Possible Health Concern
- Subject: [cg] Possible Health Concern
- From: Anne M Harvey email@example.com
- Date: Thu, 3 Oct 2002 19:12:57 -0400
I don't want to be an alarmist, but I have been treated for a lung
infection for the last year and think it may have come from working in my
community garden. I am sending this as a cautionary tale...
The infection was a mycobacterial infection, though mine was a rare
strain of mycobacterium -- M. interjectum. I was treated with a number
of antibiotics (rifabutin, biaxin, cipro, levaquin), some of which have
unpleasant side effects. The whole ordeal started last spring when I was
digging in a pile of wood chips that the garden uses to cover pathways.
The pile had been sitting for a few days and gotten rained on. There was
obvious mold and fungus growing in some parts of the pile and when I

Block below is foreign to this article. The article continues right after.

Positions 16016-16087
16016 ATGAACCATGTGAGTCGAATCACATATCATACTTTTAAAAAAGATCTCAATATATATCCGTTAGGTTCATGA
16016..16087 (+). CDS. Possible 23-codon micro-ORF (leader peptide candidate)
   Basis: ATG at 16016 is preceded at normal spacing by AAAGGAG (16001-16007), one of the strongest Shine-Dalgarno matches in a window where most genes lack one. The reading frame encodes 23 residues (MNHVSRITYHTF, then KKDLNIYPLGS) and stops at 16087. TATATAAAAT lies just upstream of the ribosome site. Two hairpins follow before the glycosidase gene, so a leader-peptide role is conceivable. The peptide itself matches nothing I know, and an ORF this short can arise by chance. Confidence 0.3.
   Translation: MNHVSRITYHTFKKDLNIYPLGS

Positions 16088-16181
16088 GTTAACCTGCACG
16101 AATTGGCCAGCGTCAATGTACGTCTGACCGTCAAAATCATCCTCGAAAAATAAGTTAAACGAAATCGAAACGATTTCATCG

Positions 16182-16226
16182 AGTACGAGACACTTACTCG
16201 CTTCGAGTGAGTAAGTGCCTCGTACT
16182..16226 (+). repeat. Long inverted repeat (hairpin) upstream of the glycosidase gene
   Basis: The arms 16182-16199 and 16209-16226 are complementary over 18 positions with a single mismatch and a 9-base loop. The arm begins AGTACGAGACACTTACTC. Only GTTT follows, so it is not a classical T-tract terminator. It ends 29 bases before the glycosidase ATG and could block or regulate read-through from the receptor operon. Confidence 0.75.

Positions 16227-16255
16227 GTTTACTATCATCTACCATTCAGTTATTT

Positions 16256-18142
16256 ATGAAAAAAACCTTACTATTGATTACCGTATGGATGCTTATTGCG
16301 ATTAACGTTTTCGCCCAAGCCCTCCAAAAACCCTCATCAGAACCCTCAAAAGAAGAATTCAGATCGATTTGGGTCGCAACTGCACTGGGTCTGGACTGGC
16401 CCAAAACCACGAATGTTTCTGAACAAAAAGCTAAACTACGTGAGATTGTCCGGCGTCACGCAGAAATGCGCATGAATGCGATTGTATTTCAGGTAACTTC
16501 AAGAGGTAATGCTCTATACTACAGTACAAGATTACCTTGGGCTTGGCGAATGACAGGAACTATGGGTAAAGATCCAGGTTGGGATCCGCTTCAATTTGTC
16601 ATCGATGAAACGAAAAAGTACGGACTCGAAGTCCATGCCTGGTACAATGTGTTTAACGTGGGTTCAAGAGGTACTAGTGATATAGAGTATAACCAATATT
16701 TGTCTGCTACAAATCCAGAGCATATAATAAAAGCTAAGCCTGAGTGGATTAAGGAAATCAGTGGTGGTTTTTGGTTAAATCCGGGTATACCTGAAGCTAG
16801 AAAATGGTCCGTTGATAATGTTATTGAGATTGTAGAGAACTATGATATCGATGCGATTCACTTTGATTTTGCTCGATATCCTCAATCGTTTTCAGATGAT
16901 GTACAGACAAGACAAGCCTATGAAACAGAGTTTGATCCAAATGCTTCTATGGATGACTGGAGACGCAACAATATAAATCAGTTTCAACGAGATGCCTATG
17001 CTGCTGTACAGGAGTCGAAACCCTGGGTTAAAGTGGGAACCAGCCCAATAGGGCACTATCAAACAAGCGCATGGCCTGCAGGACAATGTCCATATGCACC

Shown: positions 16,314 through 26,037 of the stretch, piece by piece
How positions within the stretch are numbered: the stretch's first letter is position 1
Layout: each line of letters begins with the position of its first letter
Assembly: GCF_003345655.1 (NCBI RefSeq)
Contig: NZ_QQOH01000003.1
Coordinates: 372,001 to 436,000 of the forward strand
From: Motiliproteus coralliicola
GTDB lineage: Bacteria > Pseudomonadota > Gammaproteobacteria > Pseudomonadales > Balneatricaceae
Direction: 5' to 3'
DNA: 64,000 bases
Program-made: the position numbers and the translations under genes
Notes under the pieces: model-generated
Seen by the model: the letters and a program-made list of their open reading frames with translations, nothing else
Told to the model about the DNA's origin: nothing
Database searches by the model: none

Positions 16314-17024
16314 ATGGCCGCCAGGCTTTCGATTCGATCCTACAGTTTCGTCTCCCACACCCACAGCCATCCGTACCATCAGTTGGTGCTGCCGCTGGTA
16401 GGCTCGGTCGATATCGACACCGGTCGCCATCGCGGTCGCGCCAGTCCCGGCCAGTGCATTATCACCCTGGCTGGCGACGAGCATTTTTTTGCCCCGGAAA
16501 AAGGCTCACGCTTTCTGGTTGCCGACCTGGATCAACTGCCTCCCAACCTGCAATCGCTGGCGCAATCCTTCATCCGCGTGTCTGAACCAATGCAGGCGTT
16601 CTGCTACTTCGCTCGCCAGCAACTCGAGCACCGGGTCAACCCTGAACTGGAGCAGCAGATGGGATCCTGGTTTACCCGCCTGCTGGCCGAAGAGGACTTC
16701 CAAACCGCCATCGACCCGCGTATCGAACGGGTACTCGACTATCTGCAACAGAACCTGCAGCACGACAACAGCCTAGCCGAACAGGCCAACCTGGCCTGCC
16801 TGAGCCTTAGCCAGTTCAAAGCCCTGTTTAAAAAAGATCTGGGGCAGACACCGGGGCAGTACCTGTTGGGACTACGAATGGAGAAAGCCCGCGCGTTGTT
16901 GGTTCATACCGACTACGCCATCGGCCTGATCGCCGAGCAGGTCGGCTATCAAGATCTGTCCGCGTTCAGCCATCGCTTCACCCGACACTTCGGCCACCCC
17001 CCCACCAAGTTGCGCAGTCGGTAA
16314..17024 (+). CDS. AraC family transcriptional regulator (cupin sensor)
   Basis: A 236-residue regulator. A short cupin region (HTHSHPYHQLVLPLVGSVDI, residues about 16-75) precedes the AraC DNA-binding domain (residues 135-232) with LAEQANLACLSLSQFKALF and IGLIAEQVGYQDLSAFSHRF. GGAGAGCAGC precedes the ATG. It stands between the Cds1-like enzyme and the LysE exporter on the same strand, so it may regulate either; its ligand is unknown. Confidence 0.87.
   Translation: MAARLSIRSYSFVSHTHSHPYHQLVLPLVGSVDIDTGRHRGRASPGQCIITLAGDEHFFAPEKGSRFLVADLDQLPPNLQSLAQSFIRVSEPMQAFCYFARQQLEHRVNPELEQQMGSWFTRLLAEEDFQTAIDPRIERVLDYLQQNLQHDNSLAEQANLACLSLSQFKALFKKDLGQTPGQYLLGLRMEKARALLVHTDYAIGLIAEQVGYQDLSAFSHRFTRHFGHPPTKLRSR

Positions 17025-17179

stuck my shovel in a large dusty cloud rose up and I breathed in some of
it. About a month later I coughed up blood which sent me to the doctor's
office. Two CAT scans and two bronchoscopies later I had a diagnosis and
took antibiotics for the next 6 months. It appears to be gone now,
though something still appears on the CAT scan -- probably scarring.
Mycobacteria can grow on decaying plant matter and can be found in soil.
Some people are more susceptible than others to these infections --
especially immune compromised people. Mycobacterial infections are not
all that uncommon, but are difficult to treat. 1-2 years of taking an
antibiotic cocktail is pretty standard treatment.
I just thought I should share this experience so people can be careful
and avoid a potentially unpleasant ailment.
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